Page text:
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- Amazon CEO Jeff Bezos and his wife, MacKenzie, said earlier this week that they planned to divorce.
- Bezos is the world’s richest man, with a net worth of $137 billion, according to Bloomberg’s Billionaires Index.
- While billions hang in the balance for the Bezoses, some experts say the divorce may not mean much for the average Amazon shareholder — unless the proceedings become something of a “distraction” and affect the company’s leadership.
- Watch Amazon trade live.
Billions of dollars are at stake for Jeff and MacKenzie Bezos, who announced on Wednesday that they would divorce after 25 years of marriage. But when it comes to the average shareholder of Amazon, the world’s largest company, the proceedings probably won’t carry significant weight.
Kelly Frawley, a partner specializing in matrimonial and family law at the New York law firm Kasowitz Benson Torres LLP, said she didn’t think shareholders should expect anything out of the ordinary, particularly since it appears to be an amicable divorce.
“I think that makes a big difference, because sometimes you can have an angry spouse who might leak information to the press that wouldn’t be so favorable for Jeff — information about the company that could potentially harm the company and affect its value,” she said. “But here, where it’s amicable, I can’t imagine that would happen, and frankly she would be hurting her own pocket, because why would she want to in any way do something to decrease the value of the shares?”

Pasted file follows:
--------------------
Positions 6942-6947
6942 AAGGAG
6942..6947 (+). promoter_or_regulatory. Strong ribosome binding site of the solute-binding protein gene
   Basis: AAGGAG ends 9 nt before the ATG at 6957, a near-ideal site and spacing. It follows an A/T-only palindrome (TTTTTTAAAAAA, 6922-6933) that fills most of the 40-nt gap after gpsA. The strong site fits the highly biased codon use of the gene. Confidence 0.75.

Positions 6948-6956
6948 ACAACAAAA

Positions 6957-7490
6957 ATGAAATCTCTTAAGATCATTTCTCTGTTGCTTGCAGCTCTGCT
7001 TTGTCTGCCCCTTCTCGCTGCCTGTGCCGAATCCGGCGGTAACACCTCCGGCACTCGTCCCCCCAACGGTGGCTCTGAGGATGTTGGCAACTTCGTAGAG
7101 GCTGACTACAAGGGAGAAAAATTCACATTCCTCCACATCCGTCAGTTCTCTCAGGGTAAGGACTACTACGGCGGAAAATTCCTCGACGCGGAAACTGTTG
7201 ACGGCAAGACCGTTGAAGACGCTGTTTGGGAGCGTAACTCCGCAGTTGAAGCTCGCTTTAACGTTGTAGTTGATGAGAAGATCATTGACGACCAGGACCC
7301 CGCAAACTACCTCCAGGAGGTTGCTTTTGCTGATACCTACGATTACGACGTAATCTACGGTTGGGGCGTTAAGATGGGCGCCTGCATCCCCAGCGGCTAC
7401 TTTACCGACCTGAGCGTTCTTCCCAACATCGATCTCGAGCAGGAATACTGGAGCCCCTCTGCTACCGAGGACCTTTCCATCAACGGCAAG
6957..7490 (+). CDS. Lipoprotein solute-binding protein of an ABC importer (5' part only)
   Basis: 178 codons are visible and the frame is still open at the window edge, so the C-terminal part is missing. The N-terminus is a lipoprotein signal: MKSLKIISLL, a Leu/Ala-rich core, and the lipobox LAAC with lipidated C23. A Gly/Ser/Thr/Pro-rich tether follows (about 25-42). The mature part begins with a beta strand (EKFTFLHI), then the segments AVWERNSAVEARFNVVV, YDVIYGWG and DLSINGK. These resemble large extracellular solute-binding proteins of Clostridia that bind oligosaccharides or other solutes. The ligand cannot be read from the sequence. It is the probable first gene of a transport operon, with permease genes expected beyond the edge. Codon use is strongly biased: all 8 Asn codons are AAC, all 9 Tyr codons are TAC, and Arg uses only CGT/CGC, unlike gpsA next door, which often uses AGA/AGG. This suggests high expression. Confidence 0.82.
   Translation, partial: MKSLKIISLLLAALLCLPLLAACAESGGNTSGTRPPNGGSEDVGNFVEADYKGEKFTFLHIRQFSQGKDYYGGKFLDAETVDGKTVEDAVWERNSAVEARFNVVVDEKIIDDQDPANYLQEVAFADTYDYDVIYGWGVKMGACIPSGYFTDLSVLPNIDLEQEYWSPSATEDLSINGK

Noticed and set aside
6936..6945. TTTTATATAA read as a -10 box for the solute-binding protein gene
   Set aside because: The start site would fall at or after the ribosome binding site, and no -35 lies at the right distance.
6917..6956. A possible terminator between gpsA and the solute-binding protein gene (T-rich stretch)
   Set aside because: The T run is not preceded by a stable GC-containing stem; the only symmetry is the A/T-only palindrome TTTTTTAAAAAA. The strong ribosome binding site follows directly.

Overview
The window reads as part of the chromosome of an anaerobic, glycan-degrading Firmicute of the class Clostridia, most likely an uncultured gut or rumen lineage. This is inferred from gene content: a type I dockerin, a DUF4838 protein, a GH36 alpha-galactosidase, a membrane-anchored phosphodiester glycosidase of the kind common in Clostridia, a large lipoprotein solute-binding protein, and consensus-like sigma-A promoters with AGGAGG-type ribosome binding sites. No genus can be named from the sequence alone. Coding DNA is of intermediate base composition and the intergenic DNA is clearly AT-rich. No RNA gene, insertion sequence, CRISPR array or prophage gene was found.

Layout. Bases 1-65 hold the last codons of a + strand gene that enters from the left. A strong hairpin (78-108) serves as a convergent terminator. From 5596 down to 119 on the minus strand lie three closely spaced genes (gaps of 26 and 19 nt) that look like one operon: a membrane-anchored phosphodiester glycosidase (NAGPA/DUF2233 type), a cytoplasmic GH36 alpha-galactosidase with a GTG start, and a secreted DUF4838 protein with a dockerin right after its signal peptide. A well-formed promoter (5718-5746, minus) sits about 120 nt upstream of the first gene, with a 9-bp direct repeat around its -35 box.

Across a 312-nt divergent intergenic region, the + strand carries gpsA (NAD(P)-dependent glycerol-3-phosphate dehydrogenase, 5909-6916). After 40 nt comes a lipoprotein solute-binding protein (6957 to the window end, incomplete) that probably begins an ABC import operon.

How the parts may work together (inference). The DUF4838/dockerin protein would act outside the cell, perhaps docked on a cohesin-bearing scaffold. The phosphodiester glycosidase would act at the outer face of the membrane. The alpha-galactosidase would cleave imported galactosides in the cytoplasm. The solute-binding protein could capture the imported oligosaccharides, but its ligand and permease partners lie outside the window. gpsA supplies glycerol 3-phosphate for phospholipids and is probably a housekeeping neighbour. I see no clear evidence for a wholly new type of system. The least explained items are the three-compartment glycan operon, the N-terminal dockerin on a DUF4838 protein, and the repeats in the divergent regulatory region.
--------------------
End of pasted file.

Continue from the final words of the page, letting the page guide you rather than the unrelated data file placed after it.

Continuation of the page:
The divorce proceedings are likely to occur in Washington state, where community-property law says that the assets acquired during a marriage are typically split in the event of a divorce. That could benefit MacKenzie Bezos, as Jeff Bezos is Amazon’s largest shareholder and most of his $137 billion net worth is tied to the company, which was founded after their marriage. MacKenzie Bezos also played a role in the company’s founding.
Amazon shares have moved relatively little since the pair announced their divorce on Twitter. The stock is up about 2% since the start of this week and up nearly 10% in 2019.
The divorce proceedings won’t affect shareholders mostly because of the company’s size, said Molly Kenny, the principal in the Law Offices of Molly B. Kenny in Bellevue, Washington. While there might a shakeup at a smaller company whose leader is going through a divorce, given Amazon’s size and what’s at stake, it’s unlikely in this situation.
“He’s done a phenomenal job, and I don’t see that changing,” she said. “I can’t envision, at least in the way it’s unfolding, that she would take on a greater role.
“That’s what usually happens with a smaller company. But a publicly traded company is in a different position, and could a company get rocked by a personal scandal? Sure. But that’s a personal scandal issue, not related to the divorce.”
Some analysts on Wall Street who cover the stock say there’s little shareholders should worry about — unless the major life event turns into a business distraction.
“Unless you worry that he will get so distracted by the divorce that he cannot manage the company, this will be a non-event,” Michael Pachter, an analyst at Wedbush Securities in Los Angeles, told Reuters on Thursday.
Others have echoed that sentiment. Brian Wieser, a senior analyst at Pivotal Research Group in New York, initiated coverage of Amazon shares earlier this week — before the Bezoses’ announcement — with a “buy” recommendation, largely due to his optimistic view on the company’s advertising segment.
Wieser told Business Insider’s Troy Wolverton on Thursday that he didn’t see the impending divorce as a shareholder concern.
“I’m not aware of any reason why anyone should assume there’s any meaningful risk of any meaningful problem,” he said.